52 Ancestors – Week #10 – Strong Women

UPDATE: It was recently brought to my attention that I made a big booboo. I inadvertently left out one of my sisters-in-law. I make no excuse (because I don’t even know how I forgot!) just a huge and apology.

In honor of Women’s History Month, the prompt for this week’s 52 Ancestors in 52 Weeks is “Strong Women.” Keeping with my plan to write about my generation this year, I am celebrating ALL the strong women in my family! In order to respect people’s privacy, I will use only first names. I could write volumes about each of these wonderful women, but in order to keep this post at a reasonable length, I will be letting each know what I appreciate about them. (Probably something we should do on a regular basis, but I’m happy to have this opportunity now!)

If I wasn’t focusing on the current generation, I would definitely be writing about Scott’s great-grandmother, Catherine Seeley Fitzallen – a strong woman in her own way – despite probable mental illness, she managed to amass enough capital to finance a building project in Chicago that secured a comfortable life for her daughter and her descendants.
The strength of the women in my husband’s family has been discussed amongst ourselves many times. My sisters-in-law and I get together as often as possible and truly enjoy each other’s company. Sadly, we have lost two of these wonderful women in recent years.


Me and three of my sisters-in-law at Cait’s wedding in 2012.
That’s Peggy on the far right.

Margaret “Peggy” Winchester Holman Ross left us on May 11, 2014. Peggy’s calm demeanor, her gentle manner, and her ability to remain optimistic even under the worst of circumstances often made me wish I had known her better. Peggy and her family live quite far from us so there weren’t many opportunities to spend time together, other than family events. Happily, her boys have inherited her wonderful spirit and I can continue to “be” with Peggy through them.
Ann Goodgion passed away on September 3, 2006. An amazing woman, who raised two fabulous boys, often on her own. I was always in awe of what Ann could accomplish – she spent her life trying to make things better for others – sometimes to the detriment of her own well-being. While raising her children, she became a social worker, college professor, and a Ph. D. candidate, working to improve the lives of others and fighting against social injustice. And – she was a hockey mom! That, in itself, is remarkable!
Jeanne is Scott’s sister. The rock of the family, Jeanne keeps us together. How she stays positive, even in the face of devastating events, is an inspiration. There was a time, many years ago, when it looked like I would no longer be a part of the Holman clan. (That’s a story for another day!) Jeanne occasionally comments on how happy she is that I stuck around! I’m pretty pleased about it, too! I look to Jeanne for focus and clarity when life gets complicated.
Wendy. Oh, Wendy. Why do you live so far away? The first time I went away overnight with Scott was to visit Wendy and her husband John (Scott’s brother) in Pleasantville, New York. Wendy was so welcoming and so gracious! I knew immediately that this was a woman I wanted to get to know better. Sorry I wasn’t talking to Scott during the month you got married. I regret to this day, missing your wedding! Wendy has the best smile – her warmth just exudes out of every pore! She and I have a lot in common. Besides a love for family history, Wendy just loves the stuff that goes along with that. I spent some time with her, looking through her “family museum” – letters, journals, great pictures, etc. We are both now retired, but it may take more time than we both have to catalog all her finds! Another woman of great strength – her husband and mom passed away within weeks of each other.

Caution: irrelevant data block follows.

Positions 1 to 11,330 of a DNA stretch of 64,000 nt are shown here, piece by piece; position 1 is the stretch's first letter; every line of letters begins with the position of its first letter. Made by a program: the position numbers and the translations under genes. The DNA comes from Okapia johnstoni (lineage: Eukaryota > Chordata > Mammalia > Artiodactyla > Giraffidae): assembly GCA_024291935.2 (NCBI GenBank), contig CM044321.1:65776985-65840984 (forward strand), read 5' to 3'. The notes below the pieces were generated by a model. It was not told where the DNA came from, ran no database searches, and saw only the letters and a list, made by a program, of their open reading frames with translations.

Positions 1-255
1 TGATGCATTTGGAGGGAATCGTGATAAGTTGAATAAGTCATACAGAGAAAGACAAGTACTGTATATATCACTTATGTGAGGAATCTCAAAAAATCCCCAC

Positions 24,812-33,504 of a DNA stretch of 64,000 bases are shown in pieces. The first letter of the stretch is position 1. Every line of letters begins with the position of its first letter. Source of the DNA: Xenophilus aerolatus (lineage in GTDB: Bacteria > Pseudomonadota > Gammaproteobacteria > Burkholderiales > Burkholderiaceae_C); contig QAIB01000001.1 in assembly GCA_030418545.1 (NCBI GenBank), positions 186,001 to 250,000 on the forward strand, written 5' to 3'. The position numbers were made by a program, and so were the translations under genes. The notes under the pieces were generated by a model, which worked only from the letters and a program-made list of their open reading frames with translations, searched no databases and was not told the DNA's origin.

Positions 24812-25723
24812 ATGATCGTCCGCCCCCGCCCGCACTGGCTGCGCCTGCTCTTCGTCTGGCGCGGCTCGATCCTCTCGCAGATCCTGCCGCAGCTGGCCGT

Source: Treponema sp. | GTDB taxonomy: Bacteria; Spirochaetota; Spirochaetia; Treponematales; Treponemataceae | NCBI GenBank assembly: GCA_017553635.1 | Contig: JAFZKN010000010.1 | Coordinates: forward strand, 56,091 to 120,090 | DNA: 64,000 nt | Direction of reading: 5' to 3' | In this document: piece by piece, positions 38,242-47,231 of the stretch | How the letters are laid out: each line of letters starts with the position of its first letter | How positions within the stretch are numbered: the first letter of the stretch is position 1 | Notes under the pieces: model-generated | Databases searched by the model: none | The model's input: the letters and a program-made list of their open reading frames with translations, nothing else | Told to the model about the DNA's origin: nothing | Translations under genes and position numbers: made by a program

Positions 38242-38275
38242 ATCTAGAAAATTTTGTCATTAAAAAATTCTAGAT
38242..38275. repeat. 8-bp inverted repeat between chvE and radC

Laurel is my very accomplished sister-in-law. Previous to her retirement, Laurel was library director in several different towns. As a “closet” librarian, I feel a certain kinship there. The only difference is that Laurel actually reads the books; I just like to organize them! After losing her husband Gerry (Scott’s brother) in 1991, Laurel was left to raise her two sons on her own. No small task when one is working full-time at a very demanding job. Through it all, Laurel drew on her strengths to assure a stable home for the boys. Now retired, Laurel hasn’t slowed down much at all. She attends community events, takes super-interesting classes at local colleges and, of course, is a voracious reader. I always learn something new when we get together for our “sisters’ lunches.”

The wedding I missed. That’s Wendy, second from left, next to Scott. His brother, John is the man standing on the far right.

Suzi is my sister Jeanne’s better half. Better three-quarters is more like it. Suzi has experienced several traumatic life events which may have given her strength she needs to conquer what might be her biggest challenge yet – keeping my sister alive and focused! Although Suzi has been part of our family for almost 30 years (What? How is that possible?) I feel as though I don’t really know that much about her. I’m hoping to rectify that this summer when Scott and I join Jeanne and Suzi on a three-week river cruise. A recently retired social worker, Suzi now has the best job ever. Being a grandma to her adorable granddaughter!

Kathy is actually my ex-sister-in-law. We call her Kathy F. to differentiate her from my sister Kathy. Here’s the thing about our family – it’s kind of like being in the Mafia – you’re in for life. Once you’re in, there’s no getting out! Kathy has been d
ealt a few tough cards throughout her life. In spite of that, she raised (actually is still raising) three fabulous kids while working two jobs and earning her massage therapist certificate. She always remembers family birthdays which is something I struggle with.

Caroline is married to my brother, Rodi. (My family is quite extended. Rodi is the adopted son of my father and his third wife. To me, he is my brother.) They live in Canada so I don’t see them much. I actually have only met Caroline one time. During that one visit, it was clear that Caroline was a woman of strength. For one thing, she is a teacher. For another, at the time of their visit, their son was going through a difficult period. Caroline parented him with calmness and love. It takes strength to remain calm in the face of a challenging four-year-old!